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Defending life from the moment of conception

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News, 7 March 2002

7 March 2002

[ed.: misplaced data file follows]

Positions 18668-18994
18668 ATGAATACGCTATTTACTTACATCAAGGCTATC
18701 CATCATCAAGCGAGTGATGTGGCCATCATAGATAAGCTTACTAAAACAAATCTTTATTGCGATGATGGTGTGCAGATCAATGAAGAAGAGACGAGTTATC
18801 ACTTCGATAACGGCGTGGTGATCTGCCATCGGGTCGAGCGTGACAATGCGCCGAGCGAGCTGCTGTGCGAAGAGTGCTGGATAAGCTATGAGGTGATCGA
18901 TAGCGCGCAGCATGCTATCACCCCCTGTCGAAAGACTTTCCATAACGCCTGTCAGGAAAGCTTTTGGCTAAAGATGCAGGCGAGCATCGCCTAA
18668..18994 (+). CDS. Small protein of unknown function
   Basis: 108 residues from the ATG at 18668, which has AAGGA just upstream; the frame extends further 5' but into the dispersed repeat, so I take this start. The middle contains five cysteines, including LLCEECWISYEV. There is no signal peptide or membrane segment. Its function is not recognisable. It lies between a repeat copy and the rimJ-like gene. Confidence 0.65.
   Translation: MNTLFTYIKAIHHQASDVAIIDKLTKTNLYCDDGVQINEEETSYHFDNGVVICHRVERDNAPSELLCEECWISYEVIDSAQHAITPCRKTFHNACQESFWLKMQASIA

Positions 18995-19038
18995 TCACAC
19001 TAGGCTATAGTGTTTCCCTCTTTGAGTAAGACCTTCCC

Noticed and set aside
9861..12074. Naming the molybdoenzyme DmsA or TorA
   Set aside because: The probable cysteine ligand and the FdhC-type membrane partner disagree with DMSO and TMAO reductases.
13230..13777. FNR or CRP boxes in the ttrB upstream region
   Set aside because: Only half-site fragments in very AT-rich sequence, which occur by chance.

7 March 2002 The Irish electorate has rejected an attempt by the government to amend the constitution so that abortion would be defined as happening only after implantation. 'No' votes in yesterday's referendum exceeded affirmative votes by around one percent. [Irish Times, 7 March ] SPUC has congratulated the coalition of more than 20 pro-life groups which campaigned for a 'no' vote. John Smeaton, national director, said: "They have given a courageous witness to the world that the right to life of unborn children is non-negotiable. All people of good will in Ireland must now unite behind the continuing campaign to protect human embryos from destructive procedures and abortion-inducing drugs and devices, looking forward in particular to the forthcoming general election. The referendum was presented as legitimising, among other things, the morning-after pill and other early abortion procedures. The Irish people were told by their leaders that, unless they voted for abortion on certain grounds, the government would legislate to allow abortion when a woman threatened suicide. Pro-life voters were right not to succumb to such blackmail. One may never do evil so that good may come of it." [SPUC, 7 March ] According to a US report picked up by the British media, a Chinese scientist claims to have been creating human clones since 1999 and aims to use them to create cell lines from which to grow organs for transplant. Dr Lu Guangxiu of Changsha began by employing the same technique as used in Britain to clone mammals but this produced too few viable embryos using enucleated eggs. She has since had greater success with injecting a donor's DNA into an egg and leaving it there for a while before removing the egg's DNA. Five percent of such embryos develop to the blastocyst stage and harvested stem cells only survive for a short time. China has no laws on embryo research. [Wall Street Journal reported in the Guardian, 7 March ] Britain's Human Fertilisation and Embryology Authority has licensed a fertility treatment centre in London to use genetic screening on in vitro fertilisation embryos. Dr Mohammed Taranissi of the Assisted Reproduction and Gynaecology Centre has spoken in terms of "weeding out problem embryos", a phrase described by Mrs Nuala Scarisbrick of Life as very distressing. She said: "This sends out an awful message to disabled people that they are effectively a waste of life." [Times and London Metro, 7 March] The English high court has convened at the bedside of a 43-year-old paraplegic woman who would like her life-support turned off. A psychiatrist who testified described how he had left a pro-euthanasia group after seeing how disabled people had been helped to cope. Dame Elizabeth Butler-Sloss, head of the family division, presiding, expressed concerns that members of the court might become emotionally involved in the case, which continues. [Times and Ananova , 7 March] Paul Tully of SPUC said: "In general, all competent adult patients may legitimately refuse treatment but doctors have a duty of care and a legal and moral obligation not to assist in suicide by action or omission. If the lady is saying that she wants her doctors to help her commit suicide, the patient's right to refuse treatment is being used to try to force the doctors to act in a criminal way. If all she wants is for her treatment to stop and her disease to take its course, her intention is not necessarily suicidal. Press reports of the case fail to indicate if the question of assisting suicide was raised by any of the three eminent barristers involved." In a web-based debate, Alison Davis, leader of SPUC's handicap division and a sufferer from spina bifida, emphysema and osteoporosis, described how she had wanted to die for some 10 years and attempted suicide. Friends had convinced her that her life had value and she hoped that the un-named woman who was asking to die would receive similar support. [BBC, 6 March ] The Argentinian supreme court has banned morning-after pills because their abortifacient nature is against the country's constitutional protection of human life from conception. The Portal de Belen (Stable of Bethlehem) organisation persuaded the court to revoke health ministry approval for such pills. [LifeSite, 6 March ] The judgement is available in Spanish on the supreme court's website . Women will be allowed to adopt frozen embryos who have been created through fertility treatment but are no longer wanted by their parents under a new initiative in Canada. Ms Leslie Perkins of Toronto has modelled the country's first such scheme on a system in the USA and wants all parents of frozen embryos to take part. [LifeSite, 6 March ] A United Nations group will meet next week to consider how developing countries' fertility rates have fallen to below replacement levels. The meeting is being convened by the population division of the economic and social affairs department. [LifeSite, 6 March ] Babies conceived by intracytoplasmic sperm injection and in vitro fertilisation are more likely to have developmental anomalies than those created naturally, according to research performed in Australia by Leicester university, England, reported in the New England Journal of Medicine. [Ananova, 6 March ] Human bone-marrow has been used by Minnesota researchers to repair brain-damage caused by ischemic strokes in rats. [Experimental Neurology, March, reported on Science Daily, 5 March ] Gynaecologists in Saudi Arabia have been the first to transplant a womb. The operation took place two years ago though the womb needed to be removed after 99 days because of blood-clotting. [Guardian, 7 March ]

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